That was the case with my son. His depression and anxiety were eating him alive, so he turned to marijuana, prescription drugs that weren't his, and, eventually, heroin. But his goal wasn't to become an addict. He just wanted to escape his negative feelings and try to feel normal. In fact, I can remember my wife and I holding our son in our arms while he cried and said to us, "Why can't I just feel normal?"

In my mind, the reason so many people don't get the treatment they need is simple: mental illness and addiction are still shrouded in stigma. It's 2014, but people suffering from mental illness often times don't want to ask for professional help because they fear being labeled as "crazy" or a "wack job." They keep their negative feelings bottled up inside and struggle through life on a daily basis, never knowing the happiness or normalcy they are capable of experiencing. Not only do they not talk to a professional about their issues, they don't even discuss their problems with their loved ones. They are embarrassed and ashamed, and resist taking that first step: seeking treatment.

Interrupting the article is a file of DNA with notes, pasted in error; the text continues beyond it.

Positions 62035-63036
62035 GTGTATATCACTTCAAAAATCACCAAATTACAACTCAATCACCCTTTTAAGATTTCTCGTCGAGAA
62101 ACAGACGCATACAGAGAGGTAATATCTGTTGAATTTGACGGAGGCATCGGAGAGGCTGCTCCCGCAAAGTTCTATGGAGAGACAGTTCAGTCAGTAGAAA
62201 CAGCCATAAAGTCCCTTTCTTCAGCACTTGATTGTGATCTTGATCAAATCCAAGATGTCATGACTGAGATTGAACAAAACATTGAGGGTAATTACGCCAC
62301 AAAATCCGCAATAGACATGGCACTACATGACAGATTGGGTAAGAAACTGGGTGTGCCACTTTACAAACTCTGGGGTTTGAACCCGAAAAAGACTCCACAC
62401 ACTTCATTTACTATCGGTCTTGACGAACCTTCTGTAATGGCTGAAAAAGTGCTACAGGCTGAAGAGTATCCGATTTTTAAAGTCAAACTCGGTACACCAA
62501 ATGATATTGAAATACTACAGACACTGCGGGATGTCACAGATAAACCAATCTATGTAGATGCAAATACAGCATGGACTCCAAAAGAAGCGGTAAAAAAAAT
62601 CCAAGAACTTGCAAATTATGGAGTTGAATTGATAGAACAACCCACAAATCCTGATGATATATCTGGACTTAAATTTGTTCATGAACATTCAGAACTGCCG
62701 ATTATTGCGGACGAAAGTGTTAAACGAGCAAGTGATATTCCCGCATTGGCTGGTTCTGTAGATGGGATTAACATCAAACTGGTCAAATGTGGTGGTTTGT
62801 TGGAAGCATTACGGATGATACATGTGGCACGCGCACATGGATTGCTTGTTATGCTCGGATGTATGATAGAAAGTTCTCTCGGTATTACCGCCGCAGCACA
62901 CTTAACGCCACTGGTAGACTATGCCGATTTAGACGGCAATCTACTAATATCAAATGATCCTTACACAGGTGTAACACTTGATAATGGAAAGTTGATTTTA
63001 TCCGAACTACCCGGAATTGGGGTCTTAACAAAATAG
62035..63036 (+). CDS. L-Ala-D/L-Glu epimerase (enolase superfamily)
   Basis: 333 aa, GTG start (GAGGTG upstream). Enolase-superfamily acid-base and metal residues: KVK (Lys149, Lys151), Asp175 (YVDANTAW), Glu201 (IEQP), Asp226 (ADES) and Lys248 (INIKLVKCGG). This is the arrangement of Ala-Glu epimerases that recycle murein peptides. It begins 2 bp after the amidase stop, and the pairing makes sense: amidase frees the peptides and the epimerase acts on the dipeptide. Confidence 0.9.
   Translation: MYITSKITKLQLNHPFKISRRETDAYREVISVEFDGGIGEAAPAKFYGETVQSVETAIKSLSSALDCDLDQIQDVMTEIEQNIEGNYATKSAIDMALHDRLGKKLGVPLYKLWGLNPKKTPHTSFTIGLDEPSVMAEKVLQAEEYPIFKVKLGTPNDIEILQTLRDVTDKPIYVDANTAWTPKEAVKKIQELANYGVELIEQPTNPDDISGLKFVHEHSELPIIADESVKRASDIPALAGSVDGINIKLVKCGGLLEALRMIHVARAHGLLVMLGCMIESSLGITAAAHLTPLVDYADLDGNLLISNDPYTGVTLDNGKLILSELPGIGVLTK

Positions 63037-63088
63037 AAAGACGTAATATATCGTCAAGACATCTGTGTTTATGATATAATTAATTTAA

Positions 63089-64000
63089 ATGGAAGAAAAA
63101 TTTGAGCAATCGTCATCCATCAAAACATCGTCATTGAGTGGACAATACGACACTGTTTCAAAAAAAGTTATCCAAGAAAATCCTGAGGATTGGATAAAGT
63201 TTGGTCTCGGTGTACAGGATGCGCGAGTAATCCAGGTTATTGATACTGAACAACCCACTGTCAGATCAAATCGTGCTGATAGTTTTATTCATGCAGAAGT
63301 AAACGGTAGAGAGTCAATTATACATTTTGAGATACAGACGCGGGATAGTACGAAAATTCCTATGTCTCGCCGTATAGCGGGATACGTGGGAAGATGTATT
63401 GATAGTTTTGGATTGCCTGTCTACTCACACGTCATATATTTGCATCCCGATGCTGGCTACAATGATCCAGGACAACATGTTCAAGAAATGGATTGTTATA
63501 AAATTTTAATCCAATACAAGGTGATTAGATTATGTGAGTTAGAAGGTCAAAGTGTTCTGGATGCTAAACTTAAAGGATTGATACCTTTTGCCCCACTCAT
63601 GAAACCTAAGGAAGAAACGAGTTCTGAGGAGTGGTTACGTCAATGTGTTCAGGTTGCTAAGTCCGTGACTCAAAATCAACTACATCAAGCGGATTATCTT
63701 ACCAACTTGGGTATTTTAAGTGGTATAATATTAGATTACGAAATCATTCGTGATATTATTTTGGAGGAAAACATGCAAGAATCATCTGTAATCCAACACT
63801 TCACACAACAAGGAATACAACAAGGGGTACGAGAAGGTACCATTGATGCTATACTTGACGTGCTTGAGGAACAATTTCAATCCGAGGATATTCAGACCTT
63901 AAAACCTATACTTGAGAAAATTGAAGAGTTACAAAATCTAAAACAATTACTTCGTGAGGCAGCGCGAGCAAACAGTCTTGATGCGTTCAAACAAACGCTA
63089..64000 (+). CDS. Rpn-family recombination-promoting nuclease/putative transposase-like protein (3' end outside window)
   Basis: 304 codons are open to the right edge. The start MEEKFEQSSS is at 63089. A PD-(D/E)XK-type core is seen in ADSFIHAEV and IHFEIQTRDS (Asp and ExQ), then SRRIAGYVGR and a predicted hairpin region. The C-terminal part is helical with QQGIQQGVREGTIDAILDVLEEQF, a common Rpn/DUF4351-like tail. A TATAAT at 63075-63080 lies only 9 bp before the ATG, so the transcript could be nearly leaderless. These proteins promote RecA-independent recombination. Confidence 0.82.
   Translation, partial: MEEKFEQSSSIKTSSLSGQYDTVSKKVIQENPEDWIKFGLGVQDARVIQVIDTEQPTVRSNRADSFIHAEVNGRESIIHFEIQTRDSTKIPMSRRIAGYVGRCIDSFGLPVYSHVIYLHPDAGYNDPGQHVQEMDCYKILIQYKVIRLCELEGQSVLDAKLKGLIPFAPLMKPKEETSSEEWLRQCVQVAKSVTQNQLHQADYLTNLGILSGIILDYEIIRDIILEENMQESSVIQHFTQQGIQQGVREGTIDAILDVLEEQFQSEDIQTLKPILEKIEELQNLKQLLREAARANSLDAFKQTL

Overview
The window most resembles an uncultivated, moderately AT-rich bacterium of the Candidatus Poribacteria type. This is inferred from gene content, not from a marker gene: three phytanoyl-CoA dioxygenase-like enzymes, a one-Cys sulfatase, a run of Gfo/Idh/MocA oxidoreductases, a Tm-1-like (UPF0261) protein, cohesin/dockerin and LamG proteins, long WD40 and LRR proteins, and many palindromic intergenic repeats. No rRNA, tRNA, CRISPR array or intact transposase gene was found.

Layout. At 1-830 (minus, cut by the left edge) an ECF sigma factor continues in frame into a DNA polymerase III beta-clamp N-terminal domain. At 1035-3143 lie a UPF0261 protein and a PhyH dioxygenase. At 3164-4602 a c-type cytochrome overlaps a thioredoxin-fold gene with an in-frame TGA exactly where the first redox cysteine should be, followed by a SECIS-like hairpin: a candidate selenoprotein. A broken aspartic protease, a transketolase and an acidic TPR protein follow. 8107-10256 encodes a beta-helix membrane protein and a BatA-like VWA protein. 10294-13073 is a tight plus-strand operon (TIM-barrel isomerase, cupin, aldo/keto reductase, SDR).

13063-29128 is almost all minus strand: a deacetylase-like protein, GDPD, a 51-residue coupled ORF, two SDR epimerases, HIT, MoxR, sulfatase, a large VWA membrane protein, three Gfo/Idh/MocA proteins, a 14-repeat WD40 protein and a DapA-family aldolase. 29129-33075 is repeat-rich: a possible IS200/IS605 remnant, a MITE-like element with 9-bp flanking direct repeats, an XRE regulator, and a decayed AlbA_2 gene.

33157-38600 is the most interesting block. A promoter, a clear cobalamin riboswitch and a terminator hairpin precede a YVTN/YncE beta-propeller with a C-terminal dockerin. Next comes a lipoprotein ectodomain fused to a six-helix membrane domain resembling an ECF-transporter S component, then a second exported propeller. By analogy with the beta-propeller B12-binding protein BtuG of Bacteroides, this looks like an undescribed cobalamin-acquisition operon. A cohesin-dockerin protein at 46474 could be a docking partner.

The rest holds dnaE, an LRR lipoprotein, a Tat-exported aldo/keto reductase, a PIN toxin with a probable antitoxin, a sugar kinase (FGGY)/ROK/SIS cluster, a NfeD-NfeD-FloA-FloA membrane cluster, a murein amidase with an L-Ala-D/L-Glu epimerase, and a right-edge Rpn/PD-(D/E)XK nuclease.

Addiction is the same way. According to Heroes in Recovery, "While 23 million people each year need help for addiction, only 3 million actually seek treatment." The stigma associated with addiction is overwhelming for millions of Americans. So again, people keep suffering through their day-to-day lives because they're afraid or ashamed to reach out for help. Trust me: nobody really wants to be an addict. Given the choice of affordable, effective treatment and recovery, or continuing their lives addicted to drugs, which do you think substance abusers would choose?